WASHINGTON, January 7, 2013 — President Obama and the First Family returned to Washington on Sunday from their vacation in Hawaii and immediately we hear the age-old question: Why does he take so many vacations when he should be leading the nation in these difficult times?
For the pronoun he, substitute the name of any president.
No matter whether you are a Republican or a Democrat, you always think the President from the other party is enjoying himself too much while the rest of us are miserable and the country is in the toilet. Such partisan sentiments go with the job.
No matter that being the President of the United States ages a man (so far all of our presidents are men); just look at the greying of the current president.
We Americans always carp about down time for our president, even though it is probably the hardest, most stressful job in the world, one that rocks around the clock 24/7.
Former First Lady Nancy Reagan said it best: “Presidents don’t get vacations — they just get a change of scenery. The job goes with you.”
So just how much vacationing has Obama done and how does he stack up with our past presidents?
President Obama in his first four years has taken 131 days, dividing his time between Hawaii, Martha’s Vineyard and, of course, Camp David, the official get away of U.S. presidents. At this rate, he could hit 262 days by the end of his eighth year, about average for modern presidents.
He certainly is not the king of vacation days. That honor falls to President George W. Bush, who racked up 1,020 vacation days in his eight years in office, including one five-week vacation, the most of any president in 36 years. Not to say he wasn’t on the job when he was at his Crawford, Texas ranch, but he was away from the White House.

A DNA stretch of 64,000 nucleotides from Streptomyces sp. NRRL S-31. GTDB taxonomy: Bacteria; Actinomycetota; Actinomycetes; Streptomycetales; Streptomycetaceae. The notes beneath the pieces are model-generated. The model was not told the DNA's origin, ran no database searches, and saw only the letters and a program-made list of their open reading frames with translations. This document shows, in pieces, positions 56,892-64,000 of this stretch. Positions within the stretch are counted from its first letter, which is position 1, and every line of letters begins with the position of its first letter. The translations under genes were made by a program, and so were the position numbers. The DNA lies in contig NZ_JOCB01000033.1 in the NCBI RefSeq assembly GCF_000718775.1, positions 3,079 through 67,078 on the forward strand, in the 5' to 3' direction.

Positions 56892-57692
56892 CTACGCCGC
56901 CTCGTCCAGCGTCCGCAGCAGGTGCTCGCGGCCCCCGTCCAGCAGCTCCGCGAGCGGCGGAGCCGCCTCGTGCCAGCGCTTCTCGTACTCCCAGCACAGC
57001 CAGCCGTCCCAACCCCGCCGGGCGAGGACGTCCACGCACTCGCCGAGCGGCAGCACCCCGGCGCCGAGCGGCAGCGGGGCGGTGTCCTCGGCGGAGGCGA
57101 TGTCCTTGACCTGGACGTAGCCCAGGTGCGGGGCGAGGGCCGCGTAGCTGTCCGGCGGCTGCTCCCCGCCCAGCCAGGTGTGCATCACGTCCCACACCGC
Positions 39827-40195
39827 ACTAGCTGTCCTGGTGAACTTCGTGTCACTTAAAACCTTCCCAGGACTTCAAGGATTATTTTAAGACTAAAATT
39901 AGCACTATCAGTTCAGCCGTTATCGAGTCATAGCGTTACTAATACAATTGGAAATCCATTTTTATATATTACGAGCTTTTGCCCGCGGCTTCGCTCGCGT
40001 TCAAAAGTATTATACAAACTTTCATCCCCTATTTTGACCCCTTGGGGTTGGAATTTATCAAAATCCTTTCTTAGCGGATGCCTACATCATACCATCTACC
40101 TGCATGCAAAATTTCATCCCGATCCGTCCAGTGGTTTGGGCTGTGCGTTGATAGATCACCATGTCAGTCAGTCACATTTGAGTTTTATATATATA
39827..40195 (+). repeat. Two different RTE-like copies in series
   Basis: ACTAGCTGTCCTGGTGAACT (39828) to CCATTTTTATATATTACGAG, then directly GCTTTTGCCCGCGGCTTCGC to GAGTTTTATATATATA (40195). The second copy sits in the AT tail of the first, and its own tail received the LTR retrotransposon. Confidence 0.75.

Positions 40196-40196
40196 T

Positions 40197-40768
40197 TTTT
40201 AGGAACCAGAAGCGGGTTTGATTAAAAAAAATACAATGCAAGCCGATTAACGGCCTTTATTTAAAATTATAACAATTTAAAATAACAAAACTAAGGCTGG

[Also read: Obama’s vacations: Costly and unnecessary? (Video)]
And if we compare days off in the first year alone, President Bush still nabs the honor with 69 vacation days, President Obama with 26 and President Clinton with 19.
So how do these two presidents stack up against their predecessors from President Washington through President Clinton?
President George Washington: No data on vacation days, but we do know he once went one year without taking time off.
President John Adams: No official record, but Adams spent seven months in 1798 with his wife Abigail at their Massachusetts farm after she fell ill. It is the longest time a president ever spent away from the White House.
President Thomas Jefferson: No official data, but in 1805 Jefferson took off for his Virginia home Monticello, staying there from July till October.
President James Madison: Again no official data, but Madison did take four months vacation at his home Montpelier from June to October, 1816.
President Lincoln: Surprising for a wartime president, Lincoln is said to have been away from the White House 25% of the time during his first term.
However, it is actually rather remarkable that these early presidents weren’t away more often, considering the unbearable summer heat and humidity of pre-air conditioned Washington, D.C. Add to that the city was a rank, oozing swamp that had very little to offer besides mosquitoes. (Of course, some would say that is an apt description of present day Washington.)